Design Fundamentals of Stealth Gameplay in the Thief series - PowerPoint PPT Presentation

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Design Fundamentals of Stealth Gameplay in the Thief series

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  1. Design Fundamentalsof Stealth Gameplayin the Thief series Randy Smith rsmith@ionstorm.com Design Fundamentals of Stealth Gameplay in the Thief Series, rsmith@ionstorm.com

  2. Disclaimers • I didn’t design Thief’s gameplay • Doug Church • Marc LeBlanc • Tom Leonard • Paul Neurath • This is about open-ended stealth gameplay. Other games mentioned are being evaluated by this standard only. • Tim Stellmach • Greg LoPicollo • Dorian Hart • etc. Design Fundamentals of Stealth Gameplay in the Thief Series, rsmith@ionstorm.com

  3. What is stealth in Thief ? • Goal = move through space • Steal • Blackjack • etc. • Failure = AI state becomes “alert” • Combat • Fleeing • Pick lock • Pick pocket Design Fundamentals of Stealth Gameplay in the Thief Series, rsmith@ionstorm.com

  4. How does the AI become alert? • The player has detectability • Visibility (light gem = feedback) • Audibility • The AI has senses • Seeing • Hearing • The overlap between player detectability and AI senses… • …is where the AI becomes alert or not • …is where stealth happens Design Fundamentals of Stealth Gameplay in the Thief Series, rsmith@ionstorm.com

  5. Design Fundamentals of Stealth Gameplay in the Thief Series, rsmith@ionstorm.com

  6. What is this lecture about? • It is about stealth gameplay • Player movement through space • Player detectability • AI Senses • AI State • It is not about: • Goals (such as stealing) • Consequences (such as combat) Design Fundamentals of Stealth Gameplay in the Thief Series, rsmith@ionstorm.com

  7. Let’s design a stealth game! You are a thief in a medieval city. There is a mansion in the distance, full of loot. A wall separates you from the mansion, and a guard patrols in front of the gate. A torch nearby spills light across the area. Do you: A) Wait until the guard has his back turned and run through the gate. B) Put out the torch with a water arrow. C) Sneak up on the guard through the shadows and blackjack him. Design Fundamentals of Stealth Gameplay in the Thief Series, rsmith@ionstorm.com

  8. More stuff this lecture is about: • It is not about: • Stealth flavoredgameplay • How gameplay is qualified (what makes stealth gameplay stealth gameplay??) • What is the definition of “open-ended” gameplay? • Discrete interaction • It is about: • Player expression • Analog interaction Design Fundamentals of Stealth Gameplay in the Thief Series, rsmith@ionstorm.com

  9. Major concepts for this lecture • Discrete Interaction Structures • Exemplified by Choose-Your-Own-Adventure books • Analog Interaction Structures • Exemplified (for the sake of this presentation) by Quake or other FPS Design Fundamentals of Stealth Gameplay in the Thief Series, rsmith@ionstorm.com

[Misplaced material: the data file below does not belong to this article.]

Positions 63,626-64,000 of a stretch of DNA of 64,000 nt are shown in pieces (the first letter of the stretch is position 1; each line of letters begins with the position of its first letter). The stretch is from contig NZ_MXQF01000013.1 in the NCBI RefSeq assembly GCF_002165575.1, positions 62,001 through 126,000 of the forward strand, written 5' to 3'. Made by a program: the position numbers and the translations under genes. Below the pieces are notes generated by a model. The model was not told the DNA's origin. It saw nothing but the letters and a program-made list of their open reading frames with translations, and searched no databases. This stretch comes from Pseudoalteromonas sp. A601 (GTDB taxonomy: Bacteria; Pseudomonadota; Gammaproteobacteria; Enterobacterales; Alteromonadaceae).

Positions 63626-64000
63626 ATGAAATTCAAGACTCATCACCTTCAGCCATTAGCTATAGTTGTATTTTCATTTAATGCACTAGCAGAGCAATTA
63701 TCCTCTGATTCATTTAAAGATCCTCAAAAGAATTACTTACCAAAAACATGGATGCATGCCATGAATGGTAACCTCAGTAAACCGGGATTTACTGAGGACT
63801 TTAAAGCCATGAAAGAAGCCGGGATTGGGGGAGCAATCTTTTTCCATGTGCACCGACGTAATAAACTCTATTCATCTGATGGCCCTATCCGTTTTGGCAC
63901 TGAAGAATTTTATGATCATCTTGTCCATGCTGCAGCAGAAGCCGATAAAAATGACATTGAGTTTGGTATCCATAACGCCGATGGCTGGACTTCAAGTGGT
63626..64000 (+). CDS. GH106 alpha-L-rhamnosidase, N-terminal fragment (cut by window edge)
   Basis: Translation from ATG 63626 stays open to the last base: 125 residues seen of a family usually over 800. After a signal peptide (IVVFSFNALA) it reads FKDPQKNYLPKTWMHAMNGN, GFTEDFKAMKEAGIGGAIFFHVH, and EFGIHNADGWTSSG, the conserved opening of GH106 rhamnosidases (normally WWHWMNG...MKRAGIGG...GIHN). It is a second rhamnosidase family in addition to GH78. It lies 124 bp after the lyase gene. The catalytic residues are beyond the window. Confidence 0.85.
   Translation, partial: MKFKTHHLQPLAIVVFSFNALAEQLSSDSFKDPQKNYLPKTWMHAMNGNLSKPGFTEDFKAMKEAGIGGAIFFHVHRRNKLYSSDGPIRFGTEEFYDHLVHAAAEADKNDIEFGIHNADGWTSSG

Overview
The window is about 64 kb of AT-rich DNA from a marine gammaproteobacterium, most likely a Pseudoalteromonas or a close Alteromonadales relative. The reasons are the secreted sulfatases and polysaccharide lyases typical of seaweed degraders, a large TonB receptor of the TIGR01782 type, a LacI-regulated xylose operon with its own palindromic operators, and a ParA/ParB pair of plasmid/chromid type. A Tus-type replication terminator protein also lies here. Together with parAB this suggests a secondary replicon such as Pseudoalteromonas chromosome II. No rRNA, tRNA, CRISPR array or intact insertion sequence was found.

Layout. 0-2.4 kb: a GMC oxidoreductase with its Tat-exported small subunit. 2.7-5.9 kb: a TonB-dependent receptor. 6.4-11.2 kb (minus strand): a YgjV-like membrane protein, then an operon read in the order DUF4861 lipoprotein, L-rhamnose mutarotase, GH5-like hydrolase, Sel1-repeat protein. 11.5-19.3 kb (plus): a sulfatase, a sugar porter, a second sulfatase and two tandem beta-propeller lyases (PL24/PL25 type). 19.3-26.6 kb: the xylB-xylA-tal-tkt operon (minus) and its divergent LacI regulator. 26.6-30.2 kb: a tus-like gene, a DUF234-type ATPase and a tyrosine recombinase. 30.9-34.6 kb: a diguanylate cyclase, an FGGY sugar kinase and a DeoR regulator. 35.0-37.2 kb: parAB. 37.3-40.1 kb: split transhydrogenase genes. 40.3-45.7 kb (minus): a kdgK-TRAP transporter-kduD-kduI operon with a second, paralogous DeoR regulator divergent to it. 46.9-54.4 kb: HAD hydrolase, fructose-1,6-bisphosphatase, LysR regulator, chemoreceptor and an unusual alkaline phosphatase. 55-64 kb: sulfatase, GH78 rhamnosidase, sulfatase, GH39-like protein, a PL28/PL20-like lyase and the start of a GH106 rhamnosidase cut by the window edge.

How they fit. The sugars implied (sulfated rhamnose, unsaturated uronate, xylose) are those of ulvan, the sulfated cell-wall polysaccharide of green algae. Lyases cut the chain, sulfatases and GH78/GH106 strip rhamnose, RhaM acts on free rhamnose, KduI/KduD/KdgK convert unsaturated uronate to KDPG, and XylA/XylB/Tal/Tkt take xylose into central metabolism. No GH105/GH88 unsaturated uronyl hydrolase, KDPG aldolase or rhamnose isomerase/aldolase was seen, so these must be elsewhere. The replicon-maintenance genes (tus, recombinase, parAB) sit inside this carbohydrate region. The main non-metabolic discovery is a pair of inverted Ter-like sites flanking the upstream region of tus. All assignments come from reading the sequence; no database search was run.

10. Design Fundamentals of Stealth Gameplay in the Thief Series, rsmith@ionstorm.com

  11. Qualities of Discrete Interaction Structures • Finite, enumerable choices offered to the player. • Player must choose one of the available options, not something in-between, not invent their own thing. • Designer must explicitly create all interaction for the player. • Should be called “Choose Someone Else’s Adventure” Design Fundamentals of Stealth Gameplay in the Thief Series, rsmith@ionstorm.com

  12. Design Fundamentals of Stealth Gameplay in the Thief Series, rsmith@ionstorm.com

  13. What are Analog Interaction Structures? • Rough Definition: A collection of player-influenced, interacting game systems • An abstract design tool for (de)constructing open-ended gameplay and analyzing relevant data • A “unified theory” of existing thought: • Simulation vs. Emulation • Player Tools • Partial Failure • Feedback • etc. Design Fundamentals of Stealth Gameplay in the Thief Series, rsmith@ionstorm.com

  14. What are analog interaction structures NOT ? • The only way to think about, construct, or deconstruct any type of gameplay • Necessarily the most useful tool for the job • A ton of brand new thought Design Fundamentals of Stealth Gameplay in the Thief Series, rsmith@ionstorm.com

  15. A Useful Metric • To what extent can the designer predict the player’s experiences? • A lot, the player can not take any action the designer did not explicitly implement and intent Discrete Interaction • Not much, really, the player has near-infinite ways to overcome the game’s challenges  Analog Interaction Design Fundamentals of Stealth Gameplay in the Thief Series, rsmith@ionstorm.com

  16. Analog Expression: Player Movement in Quake • Data relating to player movement: • Player location (X,Y,Z) • Player orientation (H, P) • Player velocity vector • Player acceleration vector • Player expression: • Accelerate in various directions • Look right, left, up, down, or combo • Some fancy movement (jump, duck, etc.) Design Fundamentals of Stealth Gameplay in the Thief Series, rsmith@ionstorm.com

  17. What makes it “analog”? • Hey, yea! There aren’t analog variables – so theoretically, all possible states are enumerable. • ...but the player cannot “choose” their movement data. There is no “choice”. • Instead, the player uses movement tools to set or “express” their desired movement data. Design Fundamentals of Stealth Gameplay in the Thief Series, rsmith@ionstorm.com